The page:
In the aftermath of the recent ethnic killings in Karbi Anglong district of Assam, there is every possibility that the region may turn out to be a fertile ground for human traffickers and where women and children in particular will become vulnerable to exploitation by criminal elements seeking profit from their misery. The government machinery including civil, police, military and medical personnel along with the NGOs must take prompt measures to prevent another tragedy from occurring. This aspect needs to be made an integral component of relief operations. Enforcement agencies in Assam and also neighboring States of Nagaland must immediately alert themselves in order to detect and deter trafficking cases.
The Assam Government needs to do more by issuing the necessary guidelines in order to minimize the risk of human trafficking in and around camps where displaced and homeless people are gathering now. Registering people in camps and ensuring security during their stays; ensuring proper security for the residents of the camps, especially women and children; and increasing the general awareness of relief workers would go a long way to spoil the designs of human smugglers.
The human tragedy unfolding in the aftermath of the ethnic strife in Karbi Anglong has every possibility to be used as the perfect business opportunity by any number of human traffickers stalking the region in search of gullible victims. It has to be remembered that though political factors may be behind the crisis, at the end of the day for ordinary people who are usually the worst affected, it boils down to the basic issue of food-shelter-clothing and about daily survival. Concerned people whether in the administration, police, human rights group, churches, and NGOs need to closely monitor the affected areas and in particular the relief camps which are usually the soft targets and where the ground situation in Karbi Anglong provides the perfect setting for trafficking networks to cash in.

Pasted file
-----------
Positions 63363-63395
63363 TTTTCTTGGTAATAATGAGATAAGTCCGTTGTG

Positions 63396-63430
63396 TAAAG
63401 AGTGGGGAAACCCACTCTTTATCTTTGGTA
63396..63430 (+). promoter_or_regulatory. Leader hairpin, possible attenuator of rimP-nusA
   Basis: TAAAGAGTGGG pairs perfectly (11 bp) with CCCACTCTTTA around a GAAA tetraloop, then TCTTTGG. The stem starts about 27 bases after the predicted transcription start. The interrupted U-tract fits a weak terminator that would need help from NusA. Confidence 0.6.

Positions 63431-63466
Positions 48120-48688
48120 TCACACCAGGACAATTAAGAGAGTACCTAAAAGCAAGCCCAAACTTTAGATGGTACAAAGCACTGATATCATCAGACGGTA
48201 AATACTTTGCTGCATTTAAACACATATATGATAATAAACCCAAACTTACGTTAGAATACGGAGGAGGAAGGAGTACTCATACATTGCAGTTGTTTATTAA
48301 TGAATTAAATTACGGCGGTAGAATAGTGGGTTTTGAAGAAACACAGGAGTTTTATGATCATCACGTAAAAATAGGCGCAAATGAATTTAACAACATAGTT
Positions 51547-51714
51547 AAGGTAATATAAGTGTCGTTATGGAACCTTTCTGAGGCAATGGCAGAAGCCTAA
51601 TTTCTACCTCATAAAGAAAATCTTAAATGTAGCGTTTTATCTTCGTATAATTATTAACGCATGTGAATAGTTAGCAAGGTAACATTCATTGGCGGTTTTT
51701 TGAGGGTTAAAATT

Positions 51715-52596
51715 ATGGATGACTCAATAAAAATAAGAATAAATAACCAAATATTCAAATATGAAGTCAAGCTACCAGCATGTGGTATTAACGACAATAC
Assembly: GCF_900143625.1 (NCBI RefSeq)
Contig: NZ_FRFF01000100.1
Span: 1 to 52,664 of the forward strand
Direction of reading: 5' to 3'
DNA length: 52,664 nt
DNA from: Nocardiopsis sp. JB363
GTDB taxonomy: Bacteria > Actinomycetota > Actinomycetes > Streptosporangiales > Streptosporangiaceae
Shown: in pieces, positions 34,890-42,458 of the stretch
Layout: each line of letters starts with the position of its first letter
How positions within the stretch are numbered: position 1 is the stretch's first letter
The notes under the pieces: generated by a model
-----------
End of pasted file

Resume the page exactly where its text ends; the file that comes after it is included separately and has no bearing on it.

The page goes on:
Here the media should play an active role in educating about the issue of human trafficking and presenting the problem in human terms. The regional media both in Assam and Nagaland would hopefully assist in illuminating the problem which very often is typically shrouded in darkness. Further, as independent observers journalists are in the best position to visit some of the affected areas and try in unearthing the truth because—as is currently happening in the local media—by depending on news agencies or telephonic reporting the media may not be able to do justice to its role in such a crisis situation where people want to read and know the truth.